This fact has established for the first time in the history of chemistry that one element can really be transmuted into another; and it is this above all which gives to the discovery of radium an importance which can be said to revolutionize chemistry and mark a new epoch.
The theory of the absolute immutability of chemical elements no longer holds good, now that science has succeeded in penetrating some of the mystery which has until now shrouded the evolution of the elements.
The theory of transmutation, dear to the alchemists, has been unexpectedly restored to life, this time in an exact form, deprived of any mystical element; and the philosopher’s stone with the property of inducing such transmutations is no longer a mysterious, elusive elixir but is something which modern science calls energy.
The system of particles from which, it must be assumed, the atoms of radium are composed is charged with the most extraordinary quantities of energy. When the atom breaks down, these reveal themselves in the spontaneous development of light and heat which is characteristic of radium.
Furthermore, we are no longer dealing here with a phenomenon which is unique or even unusual. The discovery of radium and polonium, an even more radioactive element, has brought in its train the discovery of a great many other radioactive elements with longer or shorter life-spans, by which our field of knowledge in chemistry and our understanding concerning the nature of matter have been considerably extended.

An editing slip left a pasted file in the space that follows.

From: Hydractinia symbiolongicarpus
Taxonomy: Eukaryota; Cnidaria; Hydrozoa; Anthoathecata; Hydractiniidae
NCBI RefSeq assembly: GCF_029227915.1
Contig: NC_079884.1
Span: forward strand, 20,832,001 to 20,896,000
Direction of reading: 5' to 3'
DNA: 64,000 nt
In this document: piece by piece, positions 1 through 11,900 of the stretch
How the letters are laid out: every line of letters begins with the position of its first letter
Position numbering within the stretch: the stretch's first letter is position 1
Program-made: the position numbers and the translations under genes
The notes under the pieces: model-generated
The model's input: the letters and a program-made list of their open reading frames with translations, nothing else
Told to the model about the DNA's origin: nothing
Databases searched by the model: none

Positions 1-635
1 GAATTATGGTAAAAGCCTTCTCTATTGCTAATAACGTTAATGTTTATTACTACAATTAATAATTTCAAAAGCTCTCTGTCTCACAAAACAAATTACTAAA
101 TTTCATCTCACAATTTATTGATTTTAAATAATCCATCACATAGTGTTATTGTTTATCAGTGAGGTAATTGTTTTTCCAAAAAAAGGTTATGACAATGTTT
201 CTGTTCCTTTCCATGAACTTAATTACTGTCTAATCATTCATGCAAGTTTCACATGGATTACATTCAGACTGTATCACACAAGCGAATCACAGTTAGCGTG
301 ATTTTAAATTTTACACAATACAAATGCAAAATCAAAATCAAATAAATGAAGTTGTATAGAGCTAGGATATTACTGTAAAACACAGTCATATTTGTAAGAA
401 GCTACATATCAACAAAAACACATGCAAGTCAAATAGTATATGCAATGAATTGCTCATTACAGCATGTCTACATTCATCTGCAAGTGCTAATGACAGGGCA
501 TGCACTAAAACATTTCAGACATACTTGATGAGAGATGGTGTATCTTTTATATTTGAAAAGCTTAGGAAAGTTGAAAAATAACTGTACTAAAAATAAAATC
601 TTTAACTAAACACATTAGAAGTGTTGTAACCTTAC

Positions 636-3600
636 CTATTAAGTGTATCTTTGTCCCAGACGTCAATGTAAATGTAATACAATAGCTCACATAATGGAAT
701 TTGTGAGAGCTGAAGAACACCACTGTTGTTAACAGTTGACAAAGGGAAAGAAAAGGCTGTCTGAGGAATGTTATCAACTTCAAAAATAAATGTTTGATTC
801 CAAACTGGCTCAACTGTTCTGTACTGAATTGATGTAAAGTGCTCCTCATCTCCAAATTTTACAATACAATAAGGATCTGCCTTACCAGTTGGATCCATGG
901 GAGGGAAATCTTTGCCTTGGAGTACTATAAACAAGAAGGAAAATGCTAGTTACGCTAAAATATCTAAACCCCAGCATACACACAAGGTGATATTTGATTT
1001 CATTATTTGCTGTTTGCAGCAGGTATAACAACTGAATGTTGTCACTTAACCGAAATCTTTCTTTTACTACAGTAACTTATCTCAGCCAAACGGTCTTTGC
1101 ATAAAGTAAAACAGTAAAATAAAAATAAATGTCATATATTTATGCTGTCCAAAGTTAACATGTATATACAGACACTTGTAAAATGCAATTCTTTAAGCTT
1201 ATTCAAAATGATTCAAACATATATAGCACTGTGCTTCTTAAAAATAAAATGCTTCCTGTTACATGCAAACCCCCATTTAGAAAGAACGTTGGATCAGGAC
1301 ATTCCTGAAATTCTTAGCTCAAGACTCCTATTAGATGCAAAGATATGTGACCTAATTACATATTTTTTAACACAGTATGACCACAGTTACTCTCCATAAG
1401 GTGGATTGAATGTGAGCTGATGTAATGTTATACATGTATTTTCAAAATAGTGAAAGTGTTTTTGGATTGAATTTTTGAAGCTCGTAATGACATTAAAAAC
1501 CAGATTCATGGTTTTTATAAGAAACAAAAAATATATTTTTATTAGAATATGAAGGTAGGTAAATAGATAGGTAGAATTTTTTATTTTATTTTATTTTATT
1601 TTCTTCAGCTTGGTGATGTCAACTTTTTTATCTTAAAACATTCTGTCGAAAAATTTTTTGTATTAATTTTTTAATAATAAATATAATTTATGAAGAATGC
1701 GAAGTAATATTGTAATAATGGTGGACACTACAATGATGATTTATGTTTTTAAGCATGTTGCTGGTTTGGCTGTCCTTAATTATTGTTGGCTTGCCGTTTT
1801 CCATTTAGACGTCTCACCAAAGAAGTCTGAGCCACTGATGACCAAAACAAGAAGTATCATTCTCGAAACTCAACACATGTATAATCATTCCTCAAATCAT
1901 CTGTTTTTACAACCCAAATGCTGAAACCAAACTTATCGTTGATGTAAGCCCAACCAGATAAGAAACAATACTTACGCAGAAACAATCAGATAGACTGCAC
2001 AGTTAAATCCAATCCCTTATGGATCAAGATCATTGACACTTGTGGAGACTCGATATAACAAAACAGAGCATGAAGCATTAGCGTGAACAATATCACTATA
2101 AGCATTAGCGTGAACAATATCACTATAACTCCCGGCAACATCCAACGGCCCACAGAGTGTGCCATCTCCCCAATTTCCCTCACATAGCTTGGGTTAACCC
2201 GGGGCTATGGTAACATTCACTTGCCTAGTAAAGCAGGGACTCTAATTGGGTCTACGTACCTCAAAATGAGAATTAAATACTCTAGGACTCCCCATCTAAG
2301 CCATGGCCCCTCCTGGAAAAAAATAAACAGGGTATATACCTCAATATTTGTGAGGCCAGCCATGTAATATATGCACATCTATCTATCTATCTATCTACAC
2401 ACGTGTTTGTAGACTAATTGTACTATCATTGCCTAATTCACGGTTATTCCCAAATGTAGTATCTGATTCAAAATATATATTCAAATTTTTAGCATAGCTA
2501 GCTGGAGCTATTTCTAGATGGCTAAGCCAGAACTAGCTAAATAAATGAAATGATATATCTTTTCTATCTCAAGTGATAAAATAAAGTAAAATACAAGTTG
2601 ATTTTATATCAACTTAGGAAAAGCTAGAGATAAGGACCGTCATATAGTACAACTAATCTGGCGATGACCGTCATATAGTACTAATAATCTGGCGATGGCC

Indeed, research on radium has led during recent years to the birth of a new branch of science, radiology, which already commands institutes and journals of its own in the great scientific countries.
This science, important in itself, has acquired an added importance by virtue of its numerous points of contact with many other natural sciences, such as physics, meteorology, geology and physiology. We know that radium, because of its physiological effects, has found a use in medicine and to judge by a good many experiments, radiotherapy claims its most promising results especially in the treatment of cancerous growths and of lupus.
In view of the enormous significance that the discovery of radium has had first for chemistry, then for many other branches of human knowledge and activities, the Royal Academy of Sciences considers itself well justified in awarding the Nobel Prize for Chemistry to the sole survivor of the two scientists to whom we owe this discovery, to Mme. Marie Sklodowska Curie.
Madam. In 1903, the Swedish Academy of Sciences had the honour of conferring upon you the Nobel Prize for Physics for the part which you, together with your late husband, took in the momentous discovery of spontaneous radioactivity.
This year, the Academy has decided to award you the prize for Chemistry in recognition of the eminent services you have rendered to this science by your discovery of radium and polonium, by your description of the characteristics of radium and its isolation in the metallic state, and by your research into the compounds of this remarkable element.
During the eleven years in which Nobel Prizes have been awarded, this is the first time that the distinction has been conferred upon a previous prizewinner. I beg you, Madam, to see in this circumstance a proof of the importance which our Academy attaches to your most recent discoveries, and I invite you, Madam, to receive the prize from His Majesty the King, who has graciously consented to present it to you.
Their work and discoveries range from the Earth’s climate and our sense of touch to efforts to safeguard freedom of expression.
See them all presented here.